Heterosexuality was invented by a queer person. You might find this fact uncomfortable, upsetting or hilarious, but it’s true. The concepts of the “heterosexual” and the “homosexual” were first used in a letter between two pioneering gay-rights activists that was written on May 6, 1868. The man who coined the terms, along with a few others for fornicators and masturbators that didn’t catch on, was Austrian-born Hungarian writer Karl-Maria Kertbeny.
Kertbeny wore a lot of hats: journalist, nationalist, literary champion, spy, botany enthusiast, legal reformist and, publicly, heterosexual. However, as Hungarian sociologist Judit Takacs writes in her essay “The Double Life of Kertbeny,” he was something of an unreliable narrator when it came to the official story of his life — especially where his sex life was concerned.
While he maintained an enthusiastic claim to his Hungarian heritage, and he was indeed the child of Hungarian parents, Kertbeny was born in Vienna on Feb 28, 1824. Christened Kertbeny Károly Mária at birth, he later changed his name to a more emphatically Hungarian form; as he began to travel, he met Hungarian writers and became their champion, at least in his mind. In his early 20s, he spent time attempting to translate the works of famous Hungarian contemporaries into German, but the venture was not favoured by Germans or Hungarians and largely failed. He travelled throughout Europe mostly penniless, writing where it could get him work and often ending up pawning his clothes for money. He briefly received funding from the Austrian secret police to start a subversive Hungarian culture journal, though he apparently didn’t take the work very seriously, as his police sources eventually dropped contact with him.
Whatever his successes or failures, Kertbeny should be forever remembered as the inventor of the term heterosexual. He first proposed the word in a letter to Karl Heinrich Ulrichs; they were both advocating for the repeal of Paragraph 143 of the Prussian penal code, which imprisoned men for “unnatural fornication.” (This was later adopted into the German criminal code as Paragraph 175, the law gay men were prosecuted under during the Holocaust.) Kertbeny published pamphlets anonymously that called for the emancipation of homosexualität (homosexuals), the first time the word appeared publicly.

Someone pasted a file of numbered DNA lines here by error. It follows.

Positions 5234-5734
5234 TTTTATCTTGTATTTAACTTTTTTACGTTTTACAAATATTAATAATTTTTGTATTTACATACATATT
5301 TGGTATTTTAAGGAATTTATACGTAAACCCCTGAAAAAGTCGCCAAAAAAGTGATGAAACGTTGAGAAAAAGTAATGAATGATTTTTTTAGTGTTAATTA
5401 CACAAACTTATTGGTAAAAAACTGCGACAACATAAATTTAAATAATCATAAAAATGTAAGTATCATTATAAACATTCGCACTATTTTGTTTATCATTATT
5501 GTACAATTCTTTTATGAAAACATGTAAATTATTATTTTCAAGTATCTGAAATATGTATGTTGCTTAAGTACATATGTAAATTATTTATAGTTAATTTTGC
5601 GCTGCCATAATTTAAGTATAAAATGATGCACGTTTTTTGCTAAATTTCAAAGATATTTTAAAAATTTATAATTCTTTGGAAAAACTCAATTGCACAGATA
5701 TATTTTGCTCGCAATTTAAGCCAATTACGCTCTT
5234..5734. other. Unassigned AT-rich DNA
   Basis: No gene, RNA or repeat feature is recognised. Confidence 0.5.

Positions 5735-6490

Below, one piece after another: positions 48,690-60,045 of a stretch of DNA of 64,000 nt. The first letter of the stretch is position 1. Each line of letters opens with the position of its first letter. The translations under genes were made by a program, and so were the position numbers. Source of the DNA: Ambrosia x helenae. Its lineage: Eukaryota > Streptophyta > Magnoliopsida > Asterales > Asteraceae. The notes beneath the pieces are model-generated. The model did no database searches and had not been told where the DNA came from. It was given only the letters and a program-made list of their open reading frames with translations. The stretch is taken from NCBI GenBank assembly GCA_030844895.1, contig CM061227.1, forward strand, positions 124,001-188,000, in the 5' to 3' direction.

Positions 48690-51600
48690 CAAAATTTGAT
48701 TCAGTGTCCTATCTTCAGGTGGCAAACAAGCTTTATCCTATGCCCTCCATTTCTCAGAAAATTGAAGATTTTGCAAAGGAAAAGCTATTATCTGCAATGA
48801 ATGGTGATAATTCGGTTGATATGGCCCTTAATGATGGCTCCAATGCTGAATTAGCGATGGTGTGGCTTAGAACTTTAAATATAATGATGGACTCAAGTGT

Kertbeny claimed he was a “normally sexed individual” who accidentally stumbled onto the “existence of homosexualism and its slaves” because a friend had committed suicide after being blackmailed over his sexuality. Luckily, for posterity’s sake — maybe unluckily for Kertbeny and how he wanted to be remembered — he was an avid diarist. Takacs, who scoured Kertbeny’s personal journals from 1864 to 1881, found observations on the weather, his health, social commitments, legal disputes, money (or lack thereof), sexual encounters with men and the STIs he contracted.
Throughout his journal there are references to a young barber lad; another named János, whom he referred to affectionately as Jancsi; Lajos (or its diminutive Lajkó); Pali (or Palkó); and beautiful young waiters, among others. These entries include such references as “the barber would go but I didn’t want it,” “Lajos. Showed it whole. Beautiful,” “Lajko. Kissing” and “Lajkó has the clap. What will come of it?” Takacs notes that Kertbeny was extensively self-censoring, with names and entries abbreviated or crossed out — and with good reason, considering the air of fear and paranoia surrounding his dalliances. In an entry from Nov 1, 1866, Kertbeny wrote, “Jancsi played for me. Great fear that my neighbour, a lieutenant, noticed my morning games.”
His journals note that he followed the lawsuit against a theatre director named Feldtmann from Bremen, Germany. Feldtmann was arrested in October 1867 along with three 19-year-old men with whom, it was alleged, he’d practised “sexual crimes against nature.” In fact, one of the men had tried to blackmail Feldtmann before turning him in to the police. This or the long-term police harassment of fellow activist Ulrichs might have been what inspired Kertbeny to advocate for homosexual emancipation. (Takacs notes that Kertbeny had a habit of advocating for causes only when they directly affected him.)
While Kertbeny’s anonymous advocacy may have played a role, how did the term heterosexual become the monolithic monster it remains today? This, and other exciting developments, will be revealed in my next column on the not-so-straightforward history of heterosexuality.